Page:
• Schools should be held to account for the provision and quality of RE they offer. All schools, including free schools, academies, and schools of a religious character, should publish details of how they meet the new National Entitlement, and inspectors and other approved bodies would have the power to monitor RE to ensure a minimum standard.
  • A National Plan for improving the teaching and learning of RE – along the lines of the National Plan for Music Education – which brings together the Commission’s recommendations for improving teacher subject knowledge. The nine draft proposals for the plan include a minimum of 12 hours devoted to RE in all primary initial teacher training courses; the opportunity for all primary trainees to observe RE teaching in a leading school for RE; and the requirement that teachers “demonstrate a good understanding of and take responsibility for the sensitive handling of controversial issues, including thoughtful discussion of religious and non-religious worldviews”.

In response, in December 2018 the Education Secretary Damian Hinds said he would not pursue the recommendations at that time, as schools were already dealing with other education reforms and one of his priorities was to reduce teacher workloads. He had also received concerns that including ‘worldviews’ risked diluting the teaching of RE.

The Clarke Woodhead report

  • In July 2018, former Education Secretary Charles Clarke published a pamphlet claiming Religious Education in schools was outdated and should be replaced with a new subject, Religion, Belief and Values.
  • Along with co-author, Prof Linda Woodhead of Lancaster University, he said the syllabus for the new subject should be determined nationally, rather than at local authority level.
  • The report said there had been significant shifts in the UK since the 1944 Education Act, when Britain was a predominantly Christian country, in that a majority of people now said they had no religion, and there were parts of the country where people of other religions formed a significant part of the population.
  • The report also called for the right of parents to withdraw their children from RE classes to be scrapped. And it said daily collective worship of “a broadly Christian character”, a legal requirement under the 1944 Act, should be replaced with a requirement for all state-funded schools to hold a “regular assembly or act of collective worship in keeping with the values and ethos of the school and reflecting the diversity and character of the school community”.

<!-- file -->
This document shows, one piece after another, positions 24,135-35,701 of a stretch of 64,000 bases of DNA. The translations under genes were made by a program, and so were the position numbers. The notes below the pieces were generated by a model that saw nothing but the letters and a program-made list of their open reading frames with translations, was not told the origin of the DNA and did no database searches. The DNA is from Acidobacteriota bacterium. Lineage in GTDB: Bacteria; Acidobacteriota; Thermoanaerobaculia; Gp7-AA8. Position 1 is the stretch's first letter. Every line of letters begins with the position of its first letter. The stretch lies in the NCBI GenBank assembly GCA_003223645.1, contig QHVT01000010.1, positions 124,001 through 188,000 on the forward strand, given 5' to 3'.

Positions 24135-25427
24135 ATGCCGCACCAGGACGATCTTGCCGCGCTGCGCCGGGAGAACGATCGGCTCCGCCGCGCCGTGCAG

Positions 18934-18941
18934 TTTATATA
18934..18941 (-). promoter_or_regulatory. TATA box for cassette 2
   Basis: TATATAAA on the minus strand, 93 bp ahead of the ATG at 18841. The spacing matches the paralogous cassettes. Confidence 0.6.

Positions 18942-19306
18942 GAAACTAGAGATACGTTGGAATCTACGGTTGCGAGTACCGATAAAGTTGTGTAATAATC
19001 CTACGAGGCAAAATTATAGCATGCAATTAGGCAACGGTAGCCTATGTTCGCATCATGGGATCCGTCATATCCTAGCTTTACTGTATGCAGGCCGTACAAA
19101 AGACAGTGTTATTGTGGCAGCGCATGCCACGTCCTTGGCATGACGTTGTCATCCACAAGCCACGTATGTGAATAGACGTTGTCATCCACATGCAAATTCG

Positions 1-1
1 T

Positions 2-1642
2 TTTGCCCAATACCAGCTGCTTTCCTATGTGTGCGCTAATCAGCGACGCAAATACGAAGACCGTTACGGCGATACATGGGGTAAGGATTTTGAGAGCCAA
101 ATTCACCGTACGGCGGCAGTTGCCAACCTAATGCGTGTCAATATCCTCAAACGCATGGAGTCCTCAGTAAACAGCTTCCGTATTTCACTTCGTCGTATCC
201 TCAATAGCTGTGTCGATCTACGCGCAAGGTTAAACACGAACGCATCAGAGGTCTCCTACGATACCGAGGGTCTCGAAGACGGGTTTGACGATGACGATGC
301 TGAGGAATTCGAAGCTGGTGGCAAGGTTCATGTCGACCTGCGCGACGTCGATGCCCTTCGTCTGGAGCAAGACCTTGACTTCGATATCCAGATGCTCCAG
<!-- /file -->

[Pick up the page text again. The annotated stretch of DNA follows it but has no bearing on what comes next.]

• Clarke and Woodhead also proposed changes to the admissions criteria of faith schools to broaden their intake. The children of families which followed a particular faith should continue to be given priority for admission to schools of that religion, but the proportion admitted on faith criteria should be reduced.(A New Settlement Revised: Religion and Belief in Schools).
  • The report was condemned by a prominent Roman Catholic bishop, who said it had “little regard” for the Catholic Church, and that its recommendations were “unacceptable”.
  • Bishop Marcus Stock of Leeds, the lead bishop for Religious Education on the bishops’ conference, said the report would “dictate” what the Church could teach in Catholic schools, and that it treated religion as a purely sociological matter. (Catholic Herald 18 July 2018)

22nd August 2019:

The number of pupils in England and Wales taking GCSE Religious Studies full course has fallen for the third year in a row, down 1.6% against 2018 to 237,862. In addition, the number of pupils in England and Wales taking the short course GCSE in Religious Studies has fallen even more sharply, down 19.7% from last year to 27,384. When the entries for the full course and short course GCSE are combined, the picture is of significant decline in the number of pupils taking a qualification in Religious Studies.

The number of students taking Religious Studies A level has also declined. Figures show a drop of 5.1% in 2019 and 22.8% in 2018.(Religious Education Council)

20th August 2018:

The Number of pupils taking Religious Studies at A level in 2018 slumped by 22.8 % – the lowest number since 2008.
18,422 candidates took Religious Studies A level in England and Wales in 2018
254,618  took Religious Studies GCSE in 2018, a drop of 10.1% from the previous year, according to the Joint Council of Qualifications Examination